Recently, a lot of attention has gone to mobile phone plans with heaps of data, such as Vodafone's $130 plan that includes as much as 20GB of data per month.
But what if you're a relatively light user who is more interested in getting as much as you can for as little money as possible?
Here are some budget suggestions. We're not claiming they are the cheapest available, and in any case we don't recommend buying phone service just on price. Generally speaking, you'll need to look at your particular pattern of use and then balance other criteria such as coverage, the availability and cost of data pooling between multiple devices, and the likelihood that the company will sign you up and then pull the rug from beneath your feet by dropping or drastically changing your chosen plan.
1. If you want unlimited calls.
Plans with unlimited standard calls and SMSes start at around $30 per month. Examples include Lebara's National Plan ($29.90 a month, including a fairly generous 2.5GB of data) and Amaysim's Unlimited 2GB plan which also costs $29.90 but appears to disallow business use.
Amaysim uses the Optus network and includes 4G access where available, whereas Lebara uses Vodafone's 3G network - do you want faster data or more data?
2. If you make lots of overseas calls.
Calling overseas can be expensive, but some carriers have plans that make it a lot cheaper. For example, you could justify the price difference between Vodafone's $30 and $50 plans http://www.vodafone.com.au/personal/plans/state/no-plan/multi-fit just in terms of the additional 3.5GB of data, but you also get unlimited calls to China, India, USA, UK, NZ, Singapore, Thailand, Malaysia, Hong Kong and South Korea, along with 90 minutes to other "selected countries."
Lebara's National Plan provides low per-minute charges to some countries such as China, but the 29c flagfall means you only need to make a couple of overseas calls a day for this to work out more expensive than Vodafone.
3. If you need a new phone.
Even though handset subsidies have all but ended it is possible that you'll be better off buying a phone on a plan rather than outright.
Just one example: the base configuration of the iPhone 6s costs $1079 if purchased directly from Apple. Buy it from Optus on a $40 plan and the repayments are $30 a month over 24 months, or $720. That's almost $15 a month less, which effectively means you're paying $25 a month for unlimited calls and text within Australia.
If you're likely to take your phone overseas and you don't like your carrier's roaming charges, make sure you know what's involved in getting it unlocked so you can use an overseas SIM. (Vodafone has a scheme that lets you pay an extra $5 each day you use the overseas and then your normal plan inclusions apply.)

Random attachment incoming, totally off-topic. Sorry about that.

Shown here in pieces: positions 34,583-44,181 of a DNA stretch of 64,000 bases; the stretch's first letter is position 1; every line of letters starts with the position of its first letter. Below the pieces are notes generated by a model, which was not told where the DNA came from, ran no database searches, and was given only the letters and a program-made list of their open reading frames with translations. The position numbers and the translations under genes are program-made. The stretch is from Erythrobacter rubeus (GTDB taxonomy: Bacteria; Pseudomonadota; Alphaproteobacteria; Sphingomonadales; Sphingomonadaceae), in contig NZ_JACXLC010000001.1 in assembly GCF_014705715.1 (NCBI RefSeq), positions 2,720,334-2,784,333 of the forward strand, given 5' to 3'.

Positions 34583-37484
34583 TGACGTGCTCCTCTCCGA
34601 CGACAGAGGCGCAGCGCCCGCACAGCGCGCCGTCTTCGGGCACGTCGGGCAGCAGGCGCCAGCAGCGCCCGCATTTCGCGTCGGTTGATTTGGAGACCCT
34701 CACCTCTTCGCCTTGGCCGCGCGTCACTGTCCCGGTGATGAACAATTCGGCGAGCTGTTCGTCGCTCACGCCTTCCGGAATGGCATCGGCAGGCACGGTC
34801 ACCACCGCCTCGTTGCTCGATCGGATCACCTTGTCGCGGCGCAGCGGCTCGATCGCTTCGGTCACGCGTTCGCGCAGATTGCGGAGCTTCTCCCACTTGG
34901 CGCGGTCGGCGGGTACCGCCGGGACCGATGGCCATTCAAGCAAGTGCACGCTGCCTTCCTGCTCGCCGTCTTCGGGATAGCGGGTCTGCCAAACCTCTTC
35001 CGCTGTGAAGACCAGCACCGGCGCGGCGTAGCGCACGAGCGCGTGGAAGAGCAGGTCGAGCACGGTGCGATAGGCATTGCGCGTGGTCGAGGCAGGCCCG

4. The no-plan plan.
Do you really need to be on a plan at all? If your mobile is primarily a way for other people to contact you - that is, you only make the occasional call, send a handful of SMSes each month and rely on Wi-Fi for data, you can save a useful amount of money by using long-expiry prepaid recharges instead of a conventional mobile plan. For example, a $15 recharge from Virgin Mobile lasts up to six months, although once you start making calls to other networks at 78c per minute (28c per SMS) your credit quickly evaporates. It's better if you mostly call other Virgin customers, as then the rates are only 5c per minute with unlimited SMS. No data is included with long-expiry recharges.
Amaysim's As You Go tariff is a bit more attractive if you don't know which nethwork you're calling, because the standard rate is 12c per minute and 12c per SMS. You can pay for data out of your account balance at 7.2c per MB, but by the time you've used 140MB you would have done better to purchase a 1GB data pack for $9.90. This tariff explicitly allows business use.
Both Virgin and Amaysim use the Optus network. If you need or want to be on Telstra's network, Aldimobile's pay as you go plan offers 365 day credit expiry with calls charged at 12c per minute and texts for 12c each, but is 3G only. The acceptable use policy is somewhat vague on the question of business use - it uses the term "commercial use" and specifies that "You must not... run a telemarketing business or call centre; [or] re-supply or resell the service" which we read as meaning that 'normal' business use is OK providing you're not making call after call. But make your own enquiries before signing up.